It took me approximately three seconds to fall apart. My Doctor was great, we talked, he offered suggestions and recommended a Psychologist. He also recommended anti depressants which I refused because I wasn’t that bad.

Fast forward six weeks, and I really was that bad. I am that bad.

After my Doctor suggested anti depressants I started to notice how much I was suffering. I noticed that I’d anticipate major events with little excitement. I had stopped meditating, reading, walking at the beach and just about everything that had meant something to me a year ago. I spent most of my sister’s wedding day in a daze, forcing enthusiasm and wondering when the excitement of such a worthy day would kick in. It did when the alcohol kicked in, then I was fine.

I googled depression symptoms which I had very surprisingly dodged doing up until that point. It was the highest I had scored in any test for a very long time, and it made me wake up and acknowledge that this isn’t me.

I’ve started my medication, but I want to record what this feels like, what depression feels like while I’m sitting in it.

I can’t feel much, the only emotion I tend to feel is anger. I can feel flat then something will throw me into a rage. I’m constantly irritated by just about everything.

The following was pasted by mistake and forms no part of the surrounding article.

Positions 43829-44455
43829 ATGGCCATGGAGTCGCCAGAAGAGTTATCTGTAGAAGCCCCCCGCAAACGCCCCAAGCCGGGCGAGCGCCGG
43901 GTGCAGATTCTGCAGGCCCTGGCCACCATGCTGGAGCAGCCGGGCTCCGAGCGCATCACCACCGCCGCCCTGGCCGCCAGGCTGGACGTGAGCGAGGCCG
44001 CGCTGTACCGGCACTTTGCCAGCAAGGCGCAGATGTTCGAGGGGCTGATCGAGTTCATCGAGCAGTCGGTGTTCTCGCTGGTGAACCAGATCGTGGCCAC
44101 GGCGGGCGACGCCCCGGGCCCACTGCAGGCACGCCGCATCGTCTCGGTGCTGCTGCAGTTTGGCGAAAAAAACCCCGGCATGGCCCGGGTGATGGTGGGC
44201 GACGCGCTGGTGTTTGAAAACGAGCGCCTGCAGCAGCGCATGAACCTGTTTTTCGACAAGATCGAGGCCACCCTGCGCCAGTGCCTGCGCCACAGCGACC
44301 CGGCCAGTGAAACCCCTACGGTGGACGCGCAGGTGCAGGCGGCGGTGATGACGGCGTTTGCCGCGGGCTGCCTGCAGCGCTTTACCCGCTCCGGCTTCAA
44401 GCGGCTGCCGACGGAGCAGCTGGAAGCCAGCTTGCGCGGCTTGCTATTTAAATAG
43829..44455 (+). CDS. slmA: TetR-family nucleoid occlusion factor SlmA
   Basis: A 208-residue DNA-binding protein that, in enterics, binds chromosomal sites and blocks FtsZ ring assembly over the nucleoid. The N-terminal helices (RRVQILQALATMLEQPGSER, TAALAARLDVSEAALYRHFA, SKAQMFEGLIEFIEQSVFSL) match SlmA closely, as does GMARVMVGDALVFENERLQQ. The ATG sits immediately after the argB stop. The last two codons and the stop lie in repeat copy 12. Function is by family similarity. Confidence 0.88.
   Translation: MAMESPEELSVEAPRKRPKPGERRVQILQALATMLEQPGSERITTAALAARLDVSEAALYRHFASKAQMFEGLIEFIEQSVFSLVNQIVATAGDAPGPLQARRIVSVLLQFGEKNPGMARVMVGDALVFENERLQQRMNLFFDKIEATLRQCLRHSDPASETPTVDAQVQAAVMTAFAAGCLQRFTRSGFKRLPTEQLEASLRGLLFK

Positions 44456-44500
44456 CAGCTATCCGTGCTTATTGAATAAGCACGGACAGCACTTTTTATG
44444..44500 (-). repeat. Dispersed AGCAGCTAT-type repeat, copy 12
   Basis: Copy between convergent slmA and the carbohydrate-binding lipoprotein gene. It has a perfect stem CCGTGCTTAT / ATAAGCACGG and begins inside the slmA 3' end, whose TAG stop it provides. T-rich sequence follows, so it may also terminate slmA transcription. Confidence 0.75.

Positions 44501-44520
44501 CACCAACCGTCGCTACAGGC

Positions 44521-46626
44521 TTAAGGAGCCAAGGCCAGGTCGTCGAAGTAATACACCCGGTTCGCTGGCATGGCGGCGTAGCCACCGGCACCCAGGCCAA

I don’t have much interest to do anything at all, other than eat and watch Netflix. I have bought books that I haven’t read, stopped cooking, blogging and loving everything that meant so much to me not so long ago.

I think EVERYTHING is lame. I’m so critical. I can’t understand why people like songs/movies/anything- don’t they know how dumb it is?

I make plans with my friends, but struggle to be present with them, to remember words or keep track of their conversation. Sometimes I wonder how they are able to talk to me and interact with me when I feel so angry at best, and so dead the rest of the time. Who takes over my body and goes through the motions while I feel I’m rotting inside?

My house is a mess but it’s too overwhelming to clean. I feel like I never stop, that I’m so busy, but nothing seems to get done.

I bark at my children. I feel selfish because I don’t have the energy or strength to deal with their needs, because I’m so broken that I simply can’t. Sometimes I even tell them, “I can’t deal with this right now. Can’t you see that?” And I know it’s wrong but I don’t feel guilt, only a pang of sadness that passes because I just can’t.

The only excitement I feel is when I crawl into bed at night, excited to be ending the day. Mostly I fall asleep immediately, but I wake constantly seeing in each hour as it passes until 3am when I give in and turn on Netflix or catch up on absolutely nothing on Facebook.

I watch my children perform and participate in things, I go through the motions by clapping and cheering like a robot. I can’t feel it. I can’t imagine feeling it again. Every now and then I get a glimpse of what it used to feel like, kind of how I imagine recovering from amnesia might feel. Like a trapped memory that I’m not sure is correct, but gives me a clue that something else exists.